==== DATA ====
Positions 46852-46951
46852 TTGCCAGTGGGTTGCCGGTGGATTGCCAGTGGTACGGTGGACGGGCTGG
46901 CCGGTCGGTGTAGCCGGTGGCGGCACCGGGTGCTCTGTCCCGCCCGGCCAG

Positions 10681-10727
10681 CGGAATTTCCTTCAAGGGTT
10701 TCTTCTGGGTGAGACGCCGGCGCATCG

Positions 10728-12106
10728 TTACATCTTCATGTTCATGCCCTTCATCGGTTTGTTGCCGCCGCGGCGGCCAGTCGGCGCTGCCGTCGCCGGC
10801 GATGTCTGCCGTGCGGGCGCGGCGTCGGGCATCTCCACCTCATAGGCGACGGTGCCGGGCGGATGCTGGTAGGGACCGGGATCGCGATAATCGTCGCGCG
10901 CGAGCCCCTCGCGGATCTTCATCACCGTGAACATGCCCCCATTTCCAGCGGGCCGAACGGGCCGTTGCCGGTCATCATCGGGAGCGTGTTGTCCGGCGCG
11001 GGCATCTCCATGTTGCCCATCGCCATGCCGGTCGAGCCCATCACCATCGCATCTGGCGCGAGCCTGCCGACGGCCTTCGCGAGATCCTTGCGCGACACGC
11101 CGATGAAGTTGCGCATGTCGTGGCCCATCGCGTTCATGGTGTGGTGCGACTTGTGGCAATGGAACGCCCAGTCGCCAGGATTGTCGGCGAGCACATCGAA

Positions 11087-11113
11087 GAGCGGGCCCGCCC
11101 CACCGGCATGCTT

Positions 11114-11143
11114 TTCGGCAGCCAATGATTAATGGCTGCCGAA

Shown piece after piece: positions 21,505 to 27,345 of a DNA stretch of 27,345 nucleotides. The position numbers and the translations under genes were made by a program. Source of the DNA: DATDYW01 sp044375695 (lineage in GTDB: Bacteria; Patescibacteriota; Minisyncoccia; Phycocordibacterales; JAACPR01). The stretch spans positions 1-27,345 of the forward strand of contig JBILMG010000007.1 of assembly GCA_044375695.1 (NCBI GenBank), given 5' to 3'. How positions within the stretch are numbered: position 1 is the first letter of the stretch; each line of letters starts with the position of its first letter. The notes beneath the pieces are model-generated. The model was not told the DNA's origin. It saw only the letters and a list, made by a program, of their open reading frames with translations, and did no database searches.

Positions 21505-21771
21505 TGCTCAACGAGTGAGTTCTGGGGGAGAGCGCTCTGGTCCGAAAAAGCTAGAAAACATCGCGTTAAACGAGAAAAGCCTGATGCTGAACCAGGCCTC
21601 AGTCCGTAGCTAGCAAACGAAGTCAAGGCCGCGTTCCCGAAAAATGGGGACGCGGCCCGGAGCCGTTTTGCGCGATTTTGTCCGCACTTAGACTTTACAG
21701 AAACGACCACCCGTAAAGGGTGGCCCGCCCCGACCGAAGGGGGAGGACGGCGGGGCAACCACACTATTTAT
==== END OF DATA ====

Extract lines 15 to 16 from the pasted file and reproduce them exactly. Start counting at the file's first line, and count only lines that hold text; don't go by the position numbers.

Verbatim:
11101 CACCGGCATGCTT

Positions 11114-11143